[Python-ideas] Modern language design survey for "assign and compare" statements

Tim Peters tim.peters at gmail.com
Sun May 20 15:01:19 EDT 2018

>> I was an early REBOL user, and my head still hurts ;-)  It was ...
>> different, for sure.

[Steven D'Aprano <steve at pearwood.info>]
> Yeah, to me it looks more like a prefix version of Forth than Lisp.
> Complete with "anything can be a name":

The example I gave just strung "words" together, but just as
fundamental is the notion of "block":  a series of words and/or blocks
enclosed in square brackets.  That's akin to Lisp's "S expressions",
but Rebol/Red _don't_ "evaluate" blocks by default.  Blocks can hold
data or code, or a mix of both, and the syntax doesn't care.  That's
the real reason "(almost) anything can be a name (word)".

Here I'll build to a simple example where _some_ Pythoneers will
experience envy rather than revulsion ;-)

>> [x y]
== [x y]

The block isn't evaluated.  Depending on how it's _used_, it may be
treated as data (perhaps you want to think of it as being a sequence
of two symbols, or strings).  If you evaluate it, it blows up (because
I don't happen to have any variables with those names defined):

>> do [x y]
*** Script Error: x has no value

Give the names some values, and _then_ it can be evaluated; and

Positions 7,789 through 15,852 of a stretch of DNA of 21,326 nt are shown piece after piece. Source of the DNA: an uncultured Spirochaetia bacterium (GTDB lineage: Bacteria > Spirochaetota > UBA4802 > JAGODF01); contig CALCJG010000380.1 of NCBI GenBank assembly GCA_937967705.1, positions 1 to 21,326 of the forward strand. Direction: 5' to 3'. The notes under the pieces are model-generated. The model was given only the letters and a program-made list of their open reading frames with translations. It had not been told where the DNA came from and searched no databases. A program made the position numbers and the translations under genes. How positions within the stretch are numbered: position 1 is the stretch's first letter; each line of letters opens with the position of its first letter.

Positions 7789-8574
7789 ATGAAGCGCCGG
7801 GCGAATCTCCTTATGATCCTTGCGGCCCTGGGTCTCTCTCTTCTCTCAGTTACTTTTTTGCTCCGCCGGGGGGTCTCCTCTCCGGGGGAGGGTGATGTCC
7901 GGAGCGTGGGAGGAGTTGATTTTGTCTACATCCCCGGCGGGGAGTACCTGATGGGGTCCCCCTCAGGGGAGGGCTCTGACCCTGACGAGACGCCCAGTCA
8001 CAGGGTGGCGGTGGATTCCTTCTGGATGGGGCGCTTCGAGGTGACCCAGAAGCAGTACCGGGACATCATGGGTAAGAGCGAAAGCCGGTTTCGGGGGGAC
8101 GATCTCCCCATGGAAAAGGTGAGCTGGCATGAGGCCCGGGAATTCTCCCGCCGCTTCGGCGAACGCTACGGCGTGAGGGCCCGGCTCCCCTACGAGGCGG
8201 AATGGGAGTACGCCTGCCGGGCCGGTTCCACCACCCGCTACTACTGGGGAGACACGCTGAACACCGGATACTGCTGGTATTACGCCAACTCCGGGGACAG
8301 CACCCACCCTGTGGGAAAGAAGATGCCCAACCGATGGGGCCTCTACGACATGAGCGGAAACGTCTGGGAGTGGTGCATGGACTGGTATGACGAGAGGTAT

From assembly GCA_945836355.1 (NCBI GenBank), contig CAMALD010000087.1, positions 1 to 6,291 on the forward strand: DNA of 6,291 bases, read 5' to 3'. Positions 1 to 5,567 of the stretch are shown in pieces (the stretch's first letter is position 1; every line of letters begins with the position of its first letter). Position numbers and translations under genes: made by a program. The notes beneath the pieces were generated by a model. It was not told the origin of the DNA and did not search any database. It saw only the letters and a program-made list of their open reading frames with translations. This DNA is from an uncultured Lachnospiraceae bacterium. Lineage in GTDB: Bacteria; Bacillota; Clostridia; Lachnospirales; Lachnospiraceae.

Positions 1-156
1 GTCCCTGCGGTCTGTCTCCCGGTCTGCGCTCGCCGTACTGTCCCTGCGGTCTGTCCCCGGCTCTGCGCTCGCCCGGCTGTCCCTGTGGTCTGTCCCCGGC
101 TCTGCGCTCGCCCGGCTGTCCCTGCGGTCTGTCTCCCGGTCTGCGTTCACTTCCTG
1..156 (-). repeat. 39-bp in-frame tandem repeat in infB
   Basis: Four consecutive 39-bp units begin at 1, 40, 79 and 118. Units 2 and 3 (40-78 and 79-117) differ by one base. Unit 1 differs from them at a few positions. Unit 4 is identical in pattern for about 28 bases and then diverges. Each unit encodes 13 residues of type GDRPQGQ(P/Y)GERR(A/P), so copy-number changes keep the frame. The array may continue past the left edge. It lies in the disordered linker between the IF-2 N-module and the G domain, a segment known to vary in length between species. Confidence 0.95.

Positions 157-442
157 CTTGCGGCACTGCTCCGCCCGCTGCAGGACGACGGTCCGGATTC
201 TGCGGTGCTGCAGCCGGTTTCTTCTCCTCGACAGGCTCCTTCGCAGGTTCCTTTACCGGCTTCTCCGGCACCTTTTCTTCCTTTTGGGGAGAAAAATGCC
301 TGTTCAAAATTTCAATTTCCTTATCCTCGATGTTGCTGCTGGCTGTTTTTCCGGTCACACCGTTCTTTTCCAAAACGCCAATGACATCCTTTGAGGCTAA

evaluating a block returns the value of the last expression in the

>> x: 12 y: 13
== 13
>> [x y]
== [x y]
>> do [x y]
== 13

If you want a block with all the expressions' values, use `reduce` instead:

>> reduce [x y]
== [12 13]

Code?  Data?  No difference.

Here's the part where some Pythoneers will get jealous:

>> sum: func [x y] [x + y]
== func [x y][x + y]
>> sum 8 2
== 10

`func` is just another function that happens to build an anonymous
function.  It takes two blocks as arguments:  a block containing the
formal argument names, and a block with the code to execute.  Both
blocks are essentially "data" to `func`.  It doesn't look much like
Forth anymore ;-)

Note that the following does exactly the same:

>> arglist: [x y]
== [x y]
>> body: [x + y]
== [x + y]
>> sum2: func arglist body
== func [x y][x + y]
>> sum2 8 2
== 10

In practice, slinging Rebol/Red most feels like working in a
functional language.  One of their real goals, though, is to enable
writing functions that can be called like so:

    schedule "Change furnace filter" [
        starting today
        then every 3 months

There's an elaborate `parse` function built in that supports many ways
of applying user-supplied rules to parse blocks like the one in that

Of course you can emulate much the same in Python by, e.g., passing
triple-quoted strings instead.  In that specific example.  Rebol/Red
provide a minimum of syntax shared by all such applications, and when
the sub-language gets elaborate enough that _nesting_ blocks makes
good sense, nesting triple-quoted strings sucks ;-)

All languages have some good things going for them.  But I'm not sure
I've ever seen Rebol/Red code that _used_ the value of an assignment
expression; that it has them at all seems much more to follow from
that everything is an expression.  As in most functional languages, if
you want initialized local variables, you're more likely to invoke an
anonymous spelled-inline function instead.  Which is what, e.g.,
Haskell's "let PILE_OF_BINDINGS in EXPRESSION" is syntactic sugar for

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